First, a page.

Thanks for the response, @cpeterson. I understand your point of view better now. You were removing the feature, largely because the whitelisting aspect didn't work as intended. From my perspective though, I had only ever set the value to "". This blocked enumeration altogether. Used like this, the functionality was actually great!

You're right that sites would be able to query for specific plugin names, regardless. The truth is though, that raises the skill bar and the cost to privacy violators. There's a short term cost of course, for upgrading to use that feature. And then a long term cost, for keeping the list of plugins updated.

I still think a simplified version of this setting, that acted as a Boolean essentially, would be great. Speaking personally, prior to your change, setting the value to "" did break a few naively developed sites, and it didn't bother me at all. The sites it broke tended to be poorly developed, and designed, in a lot of senses. Would it be possible to make a new config setting, that just acted as a Boolean version of plugins.enumerable_names = "" || default?

Setting plugins to "Never Activate" hides the footprint effectively. Though, I'm not seeing an option to enable them per site, while they are set to "Never Activate."
(Assignee)

Comment 9

a year ago
(In reply to ChrisAntaki from comment #8)
> Setting plugins to "Never Activate" hides the footprint effectively. Though,
> I'm not seeing an option to enable them per site, while they are set to
> "Never Activate."

To configure per-site plugin permissions, open the site's "Page Info" dialog using CTRL+I or CMD+I. Click to the dialog's "Permissions" tab and change the plugin from "Use Default" (which would be "Never Activate") to "Allow".

Comment 10

a year ago
Great, thanks for the tip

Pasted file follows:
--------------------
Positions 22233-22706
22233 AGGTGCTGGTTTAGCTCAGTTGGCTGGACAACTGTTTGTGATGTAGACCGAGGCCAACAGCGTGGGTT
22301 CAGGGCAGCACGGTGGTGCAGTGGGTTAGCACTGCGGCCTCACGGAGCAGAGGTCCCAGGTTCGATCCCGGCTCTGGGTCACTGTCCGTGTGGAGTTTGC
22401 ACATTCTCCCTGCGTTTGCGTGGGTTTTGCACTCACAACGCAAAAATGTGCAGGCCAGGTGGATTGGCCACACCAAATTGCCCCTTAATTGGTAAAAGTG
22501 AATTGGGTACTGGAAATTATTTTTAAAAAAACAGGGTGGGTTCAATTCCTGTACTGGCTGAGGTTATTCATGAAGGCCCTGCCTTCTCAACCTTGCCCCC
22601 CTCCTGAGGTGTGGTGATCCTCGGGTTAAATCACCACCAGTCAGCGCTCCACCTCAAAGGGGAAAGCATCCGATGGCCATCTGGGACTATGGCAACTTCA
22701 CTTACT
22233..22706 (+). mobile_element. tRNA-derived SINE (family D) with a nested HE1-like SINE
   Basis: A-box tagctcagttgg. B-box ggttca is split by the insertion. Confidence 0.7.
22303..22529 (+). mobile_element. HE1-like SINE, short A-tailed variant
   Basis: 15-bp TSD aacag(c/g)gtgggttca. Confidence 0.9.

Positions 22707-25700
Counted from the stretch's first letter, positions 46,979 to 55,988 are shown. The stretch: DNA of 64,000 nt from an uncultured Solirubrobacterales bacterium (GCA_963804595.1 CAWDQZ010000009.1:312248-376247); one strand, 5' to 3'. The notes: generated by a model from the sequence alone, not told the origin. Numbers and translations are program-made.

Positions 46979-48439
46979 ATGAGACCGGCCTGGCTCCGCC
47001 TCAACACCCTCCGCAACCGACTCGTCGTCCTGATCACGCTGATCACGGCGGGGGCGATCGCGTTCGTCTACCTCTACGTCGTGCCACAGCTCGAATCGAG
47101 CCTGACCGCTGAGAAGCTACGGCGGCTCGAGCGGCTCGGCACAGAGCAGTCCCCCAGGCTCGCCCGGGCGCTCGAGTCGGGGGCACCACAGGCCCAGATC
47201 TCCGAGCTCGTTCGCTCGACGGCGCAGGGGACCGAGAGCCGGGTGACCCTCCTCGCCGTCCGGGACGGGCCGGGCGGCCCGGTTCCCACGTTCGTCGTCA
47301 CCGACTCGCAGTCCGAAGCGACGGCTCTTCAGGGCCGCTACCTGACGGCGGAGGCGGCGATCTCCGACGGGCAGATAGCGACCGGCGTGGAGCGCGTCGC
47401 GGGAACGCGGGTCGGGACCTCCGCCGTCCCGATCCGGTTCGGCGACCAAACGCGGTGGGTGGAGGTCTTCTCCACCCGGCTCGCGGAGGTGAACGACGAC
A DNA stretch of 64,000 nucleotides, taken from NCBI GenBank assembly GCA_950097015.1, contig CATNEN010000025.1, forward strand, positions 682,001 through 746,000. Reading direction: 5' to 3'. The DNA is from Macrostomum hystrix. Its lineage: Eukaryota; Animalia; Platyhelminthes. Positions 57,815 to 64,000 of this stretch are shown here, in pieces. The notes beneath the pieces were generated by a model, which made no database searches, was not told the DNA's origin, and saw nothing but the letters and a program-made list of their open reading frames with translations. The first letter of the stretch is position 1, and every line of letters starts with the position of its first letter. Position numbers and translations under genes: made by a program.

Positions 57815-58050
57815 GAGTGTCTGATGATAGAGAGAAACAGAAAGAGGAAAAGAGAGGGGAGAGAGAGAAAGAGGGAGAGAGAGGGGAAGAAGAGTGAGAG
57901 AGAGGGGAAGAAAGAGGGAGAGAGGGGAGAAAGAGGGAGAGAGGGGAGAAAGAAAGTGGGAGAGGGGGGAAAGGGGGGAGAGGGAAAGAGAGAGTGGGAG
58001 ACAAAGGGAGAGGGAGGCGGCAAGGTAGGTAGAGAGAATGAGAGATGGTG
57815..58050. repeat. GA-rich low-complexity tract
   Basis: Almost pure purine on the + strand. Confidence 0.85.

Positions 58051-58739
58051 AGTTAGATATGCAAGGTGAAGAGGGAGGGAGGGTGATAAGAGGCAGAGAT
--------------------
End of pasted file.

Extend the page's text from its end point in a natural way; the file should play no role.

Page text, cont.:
Comment 11

a year ago
@cpeterson, would you recommend a venue where we could request this setting be brought back, in at least a Boolean form? (Default value or "")
(Assignee)

Comment 12

a year ago
I'm not the Mozilla module owner for making decisions about NPAPI plugins. The best place would be to start a discussion on mozilla.dev.tech.plugins mailing list:

https://groups.google.com/forum/#!forum/mozilla.dev.tech.plugins

Comment 13

a year ago
Thanks, I'll start a discussion there!

Comment 14

a year ago
Here's a new discussion on the mozilla.dev.tech.plugins mailing list:

"Helping ensure privacy + security"
https://groups.google.com/forum/#!topic/mozilla.dev.tech.plugins/_PsjN5SvZlo
(In reply to Chris Peterson [:cpeterson] from comment #9)
> To configure per-site plugin permissions, open the site's "Page Info" dialog
> using CTRL+I or CMD+I. Click to the dialog's "Permissions" tab and change
> the plugin from "Use Default" (which would be "Never Activate") to "Allow".

We added a nifty "Permissions" section to the door hanger that drops down from the lock or globe icon, but we missed the opportunity to expose the default permissions. I get that usability dictates only showing the non-default settings on the initial panel, but we could have a ">" button like the "Secure Connection" section does that opens a sub-panel with all the known permissions. Or at the very least pops up the Page Info dialog open to the Permissions tab so people can find it easily.
(In reply to Daniel Veditz [:dveditz] from comment #15)
> (In reply to Chris Peterson [:cpeterson] from comment #9)
> > To configure per-site plugin permissions, open the site's "Page Info" dialog
> > using CTRL+I or CMD+I. Click to the dialog's "Permissions" tab and change
> > the plugin from "Use Default" (which would be "Never Activate") to "Allow".
> 
> We added a nifty "Permissions" section to the door hanger that drops down
> from the lock or globe icon, but we missed the opportunity to expose the
> default permissions. I get that usability dictates only showing the
> non-default settings on the initial panel, but we could have a ">" button
> like the "Secure Connection" section does that opens a sub-panel with all
> the known permissions. Or at the very least pops up the Page Info dialog
> open to the Permissions tab so people can find it easily.

I think that is planned in the Permissions revamp.  Aislinn, are we still planning to have a subpanel for Permissions that shows even the default permissions?